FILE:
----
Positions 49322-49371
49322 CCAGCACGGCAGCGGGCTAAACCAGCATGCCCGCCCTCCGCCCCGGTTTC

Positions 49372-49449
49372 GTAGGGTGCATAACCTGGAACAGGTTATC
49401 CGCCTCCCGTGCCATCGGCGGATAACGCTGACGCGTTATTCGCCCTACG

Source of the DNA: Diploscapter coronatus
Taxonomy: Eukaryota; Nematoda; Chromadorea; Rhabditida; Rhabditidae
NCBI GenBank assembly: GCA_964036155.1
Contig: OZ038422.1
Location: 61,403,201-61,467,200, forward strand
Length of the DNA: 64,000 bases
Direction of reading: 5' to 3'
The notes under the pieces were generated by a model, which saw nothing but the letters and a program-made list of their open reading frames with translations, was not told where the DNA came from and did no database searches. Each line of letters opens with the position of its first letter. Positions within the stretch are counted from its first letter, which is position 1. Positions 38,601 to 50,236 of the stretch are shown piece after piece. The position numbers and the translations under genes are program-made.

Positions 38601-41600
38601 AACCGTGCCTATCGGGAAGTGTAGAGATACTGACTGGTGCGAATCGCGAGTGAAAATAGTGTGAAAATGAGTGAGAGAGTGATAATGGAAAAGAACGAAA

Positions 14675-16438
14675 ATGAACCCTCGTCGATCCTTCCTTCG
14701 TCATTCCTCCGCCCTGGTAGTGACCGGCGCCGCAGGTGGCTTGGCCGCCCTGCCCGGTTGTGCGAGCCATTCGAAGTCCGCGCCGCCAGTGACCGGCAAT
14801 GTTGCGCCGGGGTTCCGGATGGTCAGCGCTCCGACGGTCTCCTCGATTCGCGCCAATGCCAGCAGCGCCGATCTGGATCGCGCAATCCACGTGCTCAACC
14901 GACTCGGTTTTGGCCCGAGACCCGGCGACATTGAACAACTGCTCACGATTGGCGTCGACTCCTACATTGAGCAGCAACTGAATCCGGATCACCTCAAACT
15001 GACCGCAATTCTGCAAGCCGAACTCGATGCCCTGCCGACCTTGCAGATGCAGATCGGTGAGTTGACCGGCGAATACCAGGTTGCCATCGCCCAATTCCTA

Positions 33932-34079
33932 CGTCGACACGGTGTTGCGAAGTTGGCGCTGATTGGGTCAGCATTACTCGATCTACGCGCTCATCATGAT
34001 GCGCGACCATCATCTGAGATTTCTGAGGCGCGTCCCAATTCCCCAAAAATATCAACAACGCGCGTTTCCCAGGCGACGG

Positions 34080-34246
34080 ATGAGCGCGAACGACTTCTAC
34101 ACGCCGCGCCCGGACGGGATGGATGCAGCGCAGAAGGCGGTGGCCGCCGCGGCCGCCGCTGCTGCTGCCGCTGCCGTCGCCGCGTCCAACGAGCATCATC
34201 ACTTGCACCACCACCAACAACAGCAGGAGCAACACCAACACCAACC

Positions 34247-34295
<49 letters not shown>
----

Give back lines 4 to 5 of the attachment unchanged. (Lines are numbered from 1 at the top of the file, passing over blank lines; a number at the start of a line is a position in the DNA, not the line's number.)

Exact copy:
49372 GTAGGGTGCATAACCTGGAACAGGTTATC
49401 CGCCTCCCGTGCCATCGGCGGATAACGCTGACGCGTTATTCGCCCTACG